FARIBAULT COUNTY, Minn. — Fairmont resident Paul McDonough, 32, died Nov. 17 after he was severely injured in a single-vehicle rollover accident at the intersection of County Road 16 and 310th Avenue in Blue Earth.
Officials with the Faribault County Sheriff’s Office located McDonough's vehicle, a Ford Windstar, at about 4 p.m. in the east ditch of the intersection, according to a local news report.
McDonald had to be extricated from the vehicle by emergency personnel. Life saving measures were performed, but he ultimately succumbed to his injuries.
Two passengers, 18-year-old Kado McDonough and 18-year-old Richard Murphy, were treated for minor injuries and released at the scene of the accident.
Authorities have not released any information about how the accident occurred nor information regarding factors that may have caused the accident.
An investigation into the crash is ongoing.
Commentary and educational thoughts on rollover accidents
I was deeply disturbed to learn of the tragic rollover accident that claimed the life of Paul McDonough and injured two teens. At 32 years of age, Mr. McDonough’s life ended many decades prematurely. I extend my deepest sympathy to his family, friends, and loved ones left to grieve.
Authorities have not released any details as to how or why this single-vehicle fatality occurred. We are only left to speculate.
With the advances in safety features, engineering, and design, you may be surprised to hear that rollover accidents are not on the decline. Fatal rollovers occur virtually everyday somewhere in our country. I have done extensive research on the causes of rollover crashes and have been a crusader for increased safety features and design for three decades.
There are three basic safety and design features a vehicle needs to reduce rollovers or to protect the occupants in case of a rollover. First, the wheelbase must be wide enough to stabilize the height of the vehicle. This is known as the static stability factor or SSF. The lower the SSF number, the more prone a vehicle is to roll in an accident. Sports utility vehicles and light trucks are especially prone to rollovers, but some mini-vans and passenger cars are more likely than others to roll as well.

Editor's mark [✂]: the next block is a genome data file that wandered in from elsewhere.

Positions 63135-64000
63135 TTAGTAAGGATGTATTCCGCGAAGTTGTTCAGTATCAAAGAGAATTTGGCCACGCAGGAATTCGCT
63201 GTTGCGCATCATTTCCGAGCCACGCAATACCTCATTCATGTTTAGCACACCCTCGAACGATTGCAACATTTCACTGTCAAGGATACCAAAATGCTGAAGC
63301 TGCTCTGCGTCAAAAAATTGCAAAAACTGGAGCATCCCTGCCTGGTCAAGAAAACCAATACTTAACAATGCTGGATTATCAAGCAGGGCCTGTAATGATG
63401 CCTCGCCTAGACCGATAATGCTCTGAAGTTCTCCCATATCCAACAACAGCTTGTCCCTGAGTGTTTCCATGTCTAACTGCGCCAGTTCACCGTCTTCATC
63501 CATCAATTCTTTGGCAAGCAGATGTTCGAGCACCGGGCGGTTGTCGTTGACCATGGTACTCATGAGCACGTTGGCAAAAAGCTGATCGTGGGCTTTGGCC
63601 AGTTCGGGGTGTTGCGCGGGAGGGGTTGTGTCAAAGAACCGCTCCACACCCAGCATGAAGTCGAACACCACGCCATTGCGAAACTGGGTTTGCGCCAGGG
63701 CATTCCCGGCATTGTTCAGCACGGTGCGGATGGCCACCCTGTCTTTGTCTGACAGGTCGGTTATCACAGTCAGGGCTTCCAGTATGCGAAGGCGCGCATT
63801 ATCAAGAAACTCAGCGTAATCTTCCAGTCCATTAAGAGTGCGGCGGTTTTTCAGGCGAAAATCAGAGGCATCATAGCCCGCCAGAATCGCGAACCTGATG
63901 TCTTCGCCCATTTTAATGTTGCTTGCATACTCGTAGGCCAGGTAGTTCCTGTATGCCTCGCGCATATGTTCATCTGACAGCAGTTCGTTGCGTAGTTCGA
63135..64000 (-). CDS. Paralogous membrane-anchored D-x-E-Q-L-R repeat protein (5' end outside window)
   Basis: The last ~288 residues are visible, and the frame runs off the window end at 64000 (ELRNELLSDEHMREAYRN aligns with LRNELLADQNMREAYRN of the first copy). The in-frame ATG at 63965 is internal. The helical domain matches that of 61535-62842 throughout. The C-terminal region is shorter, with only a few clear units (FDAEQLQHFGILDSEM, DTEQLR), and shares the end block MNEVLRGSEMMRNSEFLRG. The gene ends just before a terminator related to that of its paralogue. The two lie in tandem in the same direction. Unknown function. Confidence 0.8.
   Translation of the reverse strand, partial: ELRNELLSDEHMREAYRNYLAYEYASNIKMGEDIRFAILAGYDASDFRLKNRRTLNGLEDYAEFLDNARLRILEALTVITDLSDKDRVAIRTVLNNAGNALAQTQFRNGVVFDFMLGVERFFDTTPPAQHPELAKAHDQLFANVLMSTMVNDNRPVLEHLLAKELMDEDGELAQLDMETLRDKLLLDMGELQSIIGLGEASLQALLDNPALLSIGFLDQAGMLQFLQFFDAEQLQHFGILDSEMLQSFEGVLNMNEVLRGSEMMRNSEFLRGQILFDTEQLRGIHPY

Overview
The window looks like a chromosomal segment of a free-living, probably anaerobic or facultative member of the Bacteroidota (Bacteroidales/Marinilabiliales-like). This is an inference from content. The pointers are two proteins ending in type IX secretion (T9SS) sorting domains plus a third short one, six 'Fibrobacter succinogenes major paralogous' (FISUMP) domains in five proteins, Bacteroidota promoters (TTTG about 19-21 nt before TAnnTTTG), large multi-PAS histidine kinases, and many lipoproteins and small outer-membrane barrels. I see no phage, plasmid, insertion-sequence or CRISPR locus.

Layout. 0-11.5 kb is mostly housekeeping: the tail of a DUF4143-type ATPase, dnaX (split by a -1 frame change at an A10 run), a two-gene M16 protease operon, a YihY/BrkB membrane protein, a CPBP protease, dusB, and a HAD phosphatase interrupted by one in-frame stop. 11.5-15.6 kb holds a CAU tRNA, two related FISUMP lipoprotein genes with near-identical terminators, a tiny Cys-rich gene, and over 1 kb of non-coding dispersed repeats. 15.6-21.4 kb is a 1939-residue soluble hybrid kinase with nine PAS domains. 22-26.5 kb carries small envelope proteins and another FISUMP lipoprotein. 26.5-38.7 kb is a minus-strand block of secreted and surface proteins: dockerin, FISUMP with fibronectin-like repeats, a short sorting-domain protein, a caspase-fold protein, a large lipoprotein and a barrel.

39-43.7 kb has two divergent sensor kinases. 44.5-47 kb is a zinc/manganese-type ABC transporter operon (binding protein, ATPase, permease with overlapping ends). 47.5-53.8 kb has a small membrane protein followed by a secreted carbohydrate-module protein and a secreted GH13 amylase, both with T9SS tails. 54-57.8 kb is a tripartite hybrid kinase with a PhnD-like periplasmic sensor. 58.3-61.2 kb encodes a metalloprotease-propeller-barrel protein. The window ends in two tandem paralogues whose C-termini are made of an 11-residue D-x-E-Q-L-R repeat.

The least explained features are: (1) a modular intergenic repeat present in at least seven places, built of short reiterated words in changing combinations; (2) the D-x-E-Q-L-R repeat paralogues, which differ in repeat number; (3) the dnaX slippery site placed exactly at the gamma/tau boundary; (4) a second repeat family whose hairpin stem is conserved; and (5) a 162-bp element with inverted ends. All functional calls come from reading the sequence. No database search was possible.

Second, a vehicle needs a roof strength-to-weight ratio sufficient to withstand roof crush in case of a rollover. Vehicle safety engineers recommend a minimum roof strength at least two times the vehicle’s weight, but some manufacturers actually employ roof strength up to five times the vehicle’s weight. In other words, if the vehicle weighs 3,000 pounds, the roof strength, at minimum, should be able to bear 6,000 pounds of weight. The idea is to prevent the roof from crushing in on the occupant’s head in a rollover. You may think that reinforcing roof strength would be expensive, but it is very minimal considering the increased safety benefits. It’s unconscionable that some auto manufacturers cut costs to increase profits at the expense of human lives.
Third, to meet minimal government safety standards, a vehicle must possess a passenger restraint system that will keep passengers in their seats in all types of accidents, including rollovers. However, oftentimes in rollover accidents, seat belts remain latched after the driver or passenger has been ejected or removed from the vehicle. The passenger restraint system is intact but has failed to restrain the passenger.
To learn more about the science behind rollover crashes, read my study, “The Making of an Epidemic”. I will continue my campaign to influence automakers to build safer vehicles while raising public awareness regarding the differences in existing safety features and design.
Disclaimer: All of the information contained within this post was compiled from public sources or constitutes the opinion of the author. Please inform us immediately if you identify any false or misleading information.